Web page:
Endoscopic ResectionEndoscopic resection is a less invasive procedure than open esophagectomy. This generally means that recovery times and hospital stays are shorter. It is an option for people with early stage cancers that have not spread beyond the primary site or into nearby lymph nodes.Description of the ProcedureEndoscopy uses tubes to insert a lighted camera and surgical instruments.The endoscope may be inserted through the mouth to remove tumors from the wall of the esophagus in people with early stage cancers.Endoscopy in late stage cancers may be done through small incisions in the chest to remove all or part of the esophagus, along with surrounding tissues and lymph nodes. Endoscopy is less invasive and allows for faster healing than open esophagectomy.Most esophageal cancers are detected in late stages, so endoscopic resection may not be an option.EffectivenessIf the cancer has not spread and all of it is removed, endoscopic resection may cure the cancer.Unfortunately, most esophageal cancers are found late and still require removal of the esophagus, affected lymph nodes, or organs. Success rates for endoscopic resection are similar to open esophagectomy.Possible ComplicationsSince it's a surgical procedure, complications for endoscopic resection are similar to open esophagectomy. These may include:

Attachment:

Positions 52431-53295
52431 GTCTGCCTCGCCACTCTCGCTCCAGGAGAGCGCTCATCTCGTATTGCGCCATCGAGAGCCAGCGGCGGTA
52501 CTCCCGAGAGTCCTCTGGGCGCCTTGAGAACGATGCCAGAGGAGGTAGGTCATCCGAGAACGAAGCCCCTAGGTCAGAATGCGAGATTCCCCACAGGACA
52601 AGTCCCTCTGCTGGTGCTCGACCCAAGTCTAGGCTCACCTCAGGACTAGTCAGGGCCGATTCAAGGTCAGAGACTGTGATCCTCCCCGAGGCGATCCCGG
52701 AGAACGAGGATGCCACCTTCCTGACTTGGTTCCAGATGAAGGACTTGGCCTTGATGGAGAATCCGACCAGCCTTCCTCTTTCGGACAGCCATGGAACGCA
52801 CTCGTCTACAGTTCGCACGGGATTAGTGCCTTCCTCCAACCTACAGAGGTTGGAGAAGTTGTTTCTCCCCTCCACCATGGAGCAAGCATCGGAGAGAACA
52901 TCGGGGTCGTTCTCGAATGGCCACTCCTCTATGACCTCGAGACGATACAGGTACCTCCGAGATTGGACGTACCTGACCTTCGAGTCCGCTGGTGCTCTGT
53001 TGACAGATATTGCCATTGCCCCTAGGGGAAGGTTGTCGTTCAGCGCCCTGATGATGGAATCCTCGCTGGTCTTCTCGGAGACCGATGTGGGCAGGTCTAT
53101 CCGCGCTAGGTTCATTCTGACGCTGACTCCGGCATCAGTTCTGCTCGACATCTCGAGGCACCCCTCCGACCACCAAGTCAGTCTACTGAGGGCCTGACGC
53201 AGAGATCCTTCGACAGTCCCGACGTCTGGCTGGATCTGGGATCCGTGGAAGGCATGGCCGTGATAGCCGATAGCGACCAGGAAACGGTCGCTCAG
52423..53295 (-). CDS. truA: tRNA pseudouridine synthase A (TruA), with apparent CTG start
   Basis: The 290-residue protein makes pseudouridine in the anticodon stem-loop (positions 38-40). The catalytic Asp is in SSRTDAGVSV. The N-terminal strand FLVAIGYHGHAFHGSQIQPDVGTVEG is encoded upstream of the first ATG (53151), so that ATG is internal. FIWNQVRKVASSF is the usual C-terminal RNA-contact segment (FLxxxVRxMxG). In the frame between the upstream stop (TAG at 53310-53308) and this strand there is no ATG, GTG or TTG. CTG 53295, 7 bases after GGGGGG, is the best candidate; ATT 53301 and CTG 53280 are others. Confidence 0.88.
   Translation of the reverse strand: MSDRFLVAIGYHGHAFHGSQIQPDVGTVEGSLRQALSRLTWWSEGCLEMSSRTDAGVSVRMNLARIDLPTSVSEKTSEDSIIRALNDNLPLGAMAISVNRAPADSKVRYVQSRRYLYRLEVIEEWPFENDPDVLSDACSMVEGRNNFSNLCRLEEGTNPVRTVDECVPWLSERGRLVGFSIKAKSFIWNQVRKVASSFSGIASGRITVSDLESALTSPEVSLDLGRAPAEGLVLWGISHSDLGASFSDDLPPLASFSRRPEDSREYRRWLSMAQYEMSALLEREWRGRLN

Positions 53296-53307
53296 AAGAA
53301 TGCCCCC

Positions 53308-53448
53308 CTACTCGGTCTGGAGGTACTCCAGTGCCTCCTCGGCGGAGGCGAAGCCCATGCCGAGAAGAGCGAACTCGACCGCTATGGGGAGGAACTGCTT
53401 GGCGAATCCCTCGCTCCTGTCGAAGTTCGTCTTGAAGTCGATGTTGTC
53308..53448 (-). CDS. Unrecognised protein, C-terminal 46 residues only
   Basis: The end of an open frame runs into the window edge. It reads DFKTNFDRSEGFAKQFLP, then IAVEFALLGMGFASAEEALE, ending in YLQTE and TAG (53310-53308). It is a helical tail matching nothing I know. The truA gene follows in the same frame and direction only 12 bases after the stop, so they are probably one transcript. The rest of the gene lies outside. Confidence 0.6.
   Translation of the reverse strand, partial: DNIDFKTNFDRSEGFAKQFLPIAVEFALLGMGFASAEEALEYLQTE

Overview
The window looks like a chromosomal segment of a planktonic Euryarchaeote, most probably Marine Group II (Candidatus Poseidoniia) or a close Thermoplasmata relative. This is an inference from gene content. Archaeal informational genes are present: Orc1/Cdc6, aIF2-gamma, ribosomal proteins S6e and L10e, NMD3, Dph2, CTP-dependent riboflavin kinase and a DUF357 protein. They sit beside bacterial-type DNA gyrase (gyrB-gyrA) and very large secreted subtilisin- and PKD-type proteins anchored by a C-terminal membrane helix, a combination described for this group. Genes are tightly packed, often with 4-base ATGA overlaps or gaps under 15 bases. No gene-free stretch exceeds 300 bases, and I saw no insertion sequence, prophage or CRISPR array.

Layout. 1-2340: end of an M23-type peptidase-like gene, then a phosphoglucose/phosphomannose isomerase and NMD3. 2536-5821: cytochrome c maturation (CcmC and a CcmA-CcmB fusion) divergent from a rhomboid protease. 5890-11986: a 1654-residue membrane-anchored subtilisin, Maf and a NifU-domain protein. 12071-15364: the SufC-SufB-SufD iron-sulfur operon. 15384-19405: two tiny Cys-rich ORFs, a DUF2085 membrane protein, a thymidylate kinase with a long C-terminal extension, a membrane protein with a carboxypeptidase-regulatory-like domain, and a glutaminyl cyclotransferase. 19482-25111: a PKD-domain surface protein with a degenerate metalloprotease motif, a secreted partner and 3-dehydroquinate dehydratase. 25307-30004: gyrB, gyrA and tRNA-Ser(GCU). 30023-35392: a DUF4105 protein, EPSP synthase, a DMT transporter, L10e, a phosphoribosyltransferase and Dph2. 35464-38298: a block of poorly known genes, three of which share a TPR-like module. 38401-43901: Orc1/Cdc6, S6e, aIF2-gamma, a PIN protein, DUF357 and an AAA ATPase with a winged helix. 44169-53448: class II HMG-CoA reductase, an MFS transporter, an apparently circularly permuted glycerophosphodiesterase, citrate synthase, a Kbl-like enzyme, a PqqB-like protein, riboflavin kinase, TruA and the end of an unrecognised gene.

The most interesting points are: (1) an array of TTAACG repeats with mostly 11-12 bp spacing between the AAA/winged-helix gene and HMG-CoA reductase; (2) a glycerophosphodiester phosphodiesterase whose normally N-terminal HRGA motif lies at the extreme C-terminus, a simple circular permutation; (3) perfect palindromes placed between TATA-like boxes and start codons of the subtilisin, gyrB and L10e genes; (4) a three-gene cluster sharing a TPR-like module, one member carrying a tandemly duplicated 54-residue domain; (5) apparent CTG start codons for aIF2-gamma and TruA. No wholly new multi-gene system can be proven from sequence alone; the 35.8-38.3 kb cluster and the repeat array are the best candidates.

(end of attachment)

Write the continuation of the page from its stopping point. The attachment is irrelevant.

- Reaction to anesthesia or medication